The principal difference between urban growth in Europe and in the North American colonies was the slow evolution of cities in the former and their rapid growth in the latter. In Europe they grew over a period of centuries from town economies to their present urban structure. In North America， they started as wilderness communities and developed to mature urbanism in little more than a century.
In the early colonial days in North America， small cities sprang up along theAtlantic Coastline，mostly in what are now New England and Middle Atlantic states in the United States and in the lower Saint Lawrence valley in Canada. This was natural because these areas were nearest to England and France， particularly England， from which most capital goods （assets such as equipment） and many consumer goods were imported. Merchandising establishments were，accordingly， advantageously located in port cities from which goods could be readily distributed to interior settlements. Here， too， were the favored locations for processing raw materials prior to export. Boston， Philadelphia， New York， Montreal， and other cities flourished， and， as the colonies grew， these cities increased in importance.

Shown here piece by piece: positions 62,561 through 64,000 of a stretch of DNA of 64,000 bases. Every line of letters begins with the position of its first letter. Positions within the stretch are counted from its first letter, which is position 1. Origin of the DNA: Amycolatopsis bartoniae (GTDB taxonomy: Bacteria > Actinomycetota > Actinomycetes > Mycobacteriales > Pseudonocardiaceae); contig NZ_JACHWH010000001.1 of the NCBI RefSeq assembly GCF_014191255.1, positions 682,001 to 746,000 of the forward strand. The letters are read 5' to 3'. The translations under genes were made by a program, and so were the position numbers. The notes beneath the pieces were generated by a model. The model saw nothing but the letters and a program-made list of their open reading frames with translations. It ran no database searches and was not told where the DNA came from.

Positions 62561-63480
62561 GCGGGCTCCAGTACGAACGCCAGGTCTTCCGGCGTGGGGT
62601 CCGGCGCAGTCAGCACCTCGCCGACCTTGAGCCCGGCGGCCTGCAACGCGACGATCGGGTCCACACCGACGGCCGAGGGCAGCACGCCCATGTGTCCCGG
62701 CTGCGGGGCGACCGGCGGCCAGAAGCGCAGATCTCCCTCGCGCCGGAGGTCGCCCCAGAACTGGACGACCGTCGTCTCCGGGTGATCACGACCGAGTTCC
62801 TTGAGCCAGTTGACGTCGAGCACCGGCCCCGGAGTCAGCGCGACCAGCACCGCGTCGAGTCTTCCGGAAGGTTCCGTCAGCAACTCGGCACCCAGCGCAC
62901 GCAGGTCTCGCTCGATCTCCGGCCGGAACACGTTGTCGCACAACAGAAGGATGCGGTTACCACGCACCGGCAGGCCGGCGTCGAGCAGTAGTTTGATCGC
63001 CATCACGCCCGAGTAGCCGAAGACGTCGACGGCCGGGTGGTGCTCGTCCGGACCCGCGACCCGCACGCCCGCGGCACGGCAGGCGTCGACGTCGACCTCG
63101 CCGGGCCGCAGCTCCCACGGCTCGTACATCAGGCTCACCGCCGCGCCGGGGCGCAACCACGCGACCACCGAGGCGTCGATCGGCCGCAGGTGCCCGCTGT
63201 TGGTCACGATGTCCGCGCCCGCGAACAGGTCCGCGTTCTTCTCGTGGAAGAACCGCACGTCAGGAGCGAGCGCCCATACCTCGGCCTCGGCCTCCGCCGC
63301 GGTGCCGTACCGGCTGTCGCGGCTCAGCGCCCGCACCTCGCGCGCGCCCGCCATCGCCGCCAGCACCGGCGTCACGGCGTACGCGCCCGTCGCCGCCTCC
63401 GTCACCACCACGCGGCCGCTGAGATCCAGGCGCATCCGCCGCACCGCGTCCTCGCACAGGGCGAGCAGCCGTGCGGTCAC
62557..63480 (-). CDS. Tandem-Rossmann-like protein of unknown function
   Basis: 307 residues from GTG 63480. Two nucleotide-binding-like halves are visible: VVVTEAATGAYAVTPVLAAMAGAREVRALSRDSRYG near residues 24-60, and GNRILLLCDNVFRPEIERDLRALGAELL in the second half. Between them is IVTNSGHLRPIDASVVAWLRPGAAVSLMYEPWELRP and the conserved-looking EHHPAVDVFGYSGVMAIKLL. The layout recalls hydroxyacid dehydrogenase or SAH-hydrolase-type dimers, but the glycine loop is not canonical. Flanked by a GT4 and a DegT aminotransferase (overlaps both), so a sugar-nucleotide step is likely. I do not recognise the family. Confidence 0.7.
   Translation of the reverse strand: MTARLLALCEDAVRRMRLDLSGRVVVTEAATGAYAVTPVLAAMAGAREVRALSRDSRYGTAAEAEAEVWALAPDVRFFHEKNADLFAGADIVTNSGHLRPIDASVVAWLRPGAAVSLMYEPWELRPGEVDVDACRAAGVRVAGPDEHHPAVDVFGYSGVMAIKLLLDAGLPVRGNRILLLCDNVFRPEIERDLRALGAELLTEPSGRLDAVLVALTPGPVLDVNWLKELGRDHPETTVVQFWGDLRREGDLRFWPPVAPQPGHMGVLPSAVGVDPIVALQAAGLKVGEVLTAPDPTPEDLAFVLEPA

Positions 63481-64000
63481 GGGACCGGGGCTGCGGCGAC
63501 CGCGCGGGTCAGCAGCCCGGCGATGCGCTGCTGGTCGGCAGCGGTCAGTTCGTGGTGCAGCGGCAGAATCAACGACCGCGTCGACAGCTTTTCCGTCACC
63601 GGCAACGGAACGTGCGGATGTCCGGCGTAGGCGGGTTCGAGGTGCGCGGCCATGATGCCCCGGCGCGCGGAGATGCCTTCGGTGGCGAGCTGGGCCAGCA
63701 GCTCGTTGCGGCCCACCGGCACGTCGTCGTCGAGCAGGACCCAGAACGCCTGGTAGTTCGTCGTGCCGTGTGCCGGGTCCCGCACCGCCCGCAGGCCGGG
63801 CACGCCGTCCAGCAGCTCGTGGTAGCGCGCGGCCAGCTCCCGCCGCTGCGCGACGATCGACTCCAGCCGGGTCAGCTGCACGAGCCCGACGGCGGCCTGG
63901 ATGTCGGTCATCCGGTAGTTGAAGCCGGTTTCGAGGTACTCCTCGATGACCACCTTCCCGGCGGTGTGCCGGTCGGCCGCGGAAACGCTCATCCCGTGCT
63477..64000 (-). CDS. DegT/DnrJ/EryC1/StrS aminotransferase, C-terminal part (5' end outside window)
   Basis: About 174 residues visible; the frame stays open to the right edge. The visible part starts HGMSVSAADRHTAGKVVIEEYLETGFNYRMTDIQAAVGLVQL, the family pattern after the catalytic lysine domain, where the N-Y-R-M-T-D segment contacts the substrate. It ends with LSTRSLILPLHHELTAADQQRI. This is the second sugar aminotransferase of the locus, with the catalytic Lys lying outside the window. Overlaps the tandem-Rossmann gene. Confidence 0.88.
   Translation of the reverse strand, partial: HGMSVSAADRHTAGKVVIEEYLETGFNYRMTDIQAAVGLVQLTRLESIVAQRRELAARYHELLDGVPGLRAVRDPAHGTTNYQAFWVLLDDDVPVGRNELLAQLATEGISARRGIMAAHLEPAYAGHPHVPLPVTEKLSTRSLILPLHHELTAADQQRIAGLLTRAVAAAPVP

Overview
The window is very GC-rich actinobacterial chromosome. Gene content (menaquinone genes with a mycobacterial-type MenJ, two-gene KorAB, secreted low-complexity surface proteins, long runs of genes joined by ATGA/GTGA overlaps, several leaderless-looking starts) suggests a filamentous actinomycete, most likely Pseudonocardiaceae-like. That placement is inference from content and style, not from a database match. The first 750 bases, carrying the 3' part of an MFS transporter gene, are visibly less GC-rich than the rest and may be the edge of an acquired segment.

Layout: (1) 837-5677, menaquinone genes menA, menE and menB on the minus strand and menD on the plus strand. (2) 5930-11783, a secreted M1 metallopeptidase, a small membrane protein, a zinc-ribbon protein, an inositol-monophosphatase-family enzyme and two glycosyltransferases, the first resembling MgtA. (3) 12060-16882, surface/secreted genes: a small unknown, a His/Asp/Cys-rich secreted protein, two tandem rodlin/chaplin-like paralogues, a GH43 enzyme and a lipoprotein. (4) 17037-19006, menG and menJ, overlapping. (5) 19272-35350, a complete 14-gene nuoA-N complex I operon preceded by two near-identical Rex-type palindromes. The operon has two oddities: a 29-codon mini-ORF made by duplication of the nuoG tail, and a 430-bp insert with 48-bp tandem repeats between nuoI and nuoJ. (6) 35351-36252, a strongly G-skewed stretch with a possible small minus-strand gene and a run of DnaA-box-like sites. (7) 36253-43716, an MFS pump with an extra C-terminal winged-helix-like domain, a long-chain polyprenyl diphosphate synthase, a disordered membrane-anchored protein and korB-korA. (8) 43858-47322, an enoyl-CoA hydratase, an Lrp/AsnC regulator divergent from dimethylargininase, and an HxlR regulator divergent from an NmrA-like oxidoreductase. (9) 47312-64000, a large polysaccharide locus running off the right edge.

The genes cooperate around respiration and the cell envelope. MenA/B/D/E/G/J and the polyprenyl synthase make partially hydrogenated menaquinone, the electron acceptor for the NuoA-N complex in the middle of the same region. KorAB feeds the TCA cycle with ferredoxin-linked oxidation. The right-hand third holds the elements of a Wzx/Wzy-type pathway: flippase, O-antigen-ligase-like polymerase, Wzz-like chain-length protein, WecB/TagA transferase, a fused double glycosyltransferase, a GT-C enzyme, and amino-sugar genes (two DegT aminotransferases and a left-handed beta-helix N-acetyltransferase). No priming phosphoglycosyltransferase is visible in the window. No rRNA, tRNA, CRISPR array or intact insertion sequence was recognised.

This was less true in the colonial South， where life centered around large farms， known as plantations， rather than around towns， as was the case in the areas further north along the Atlanti...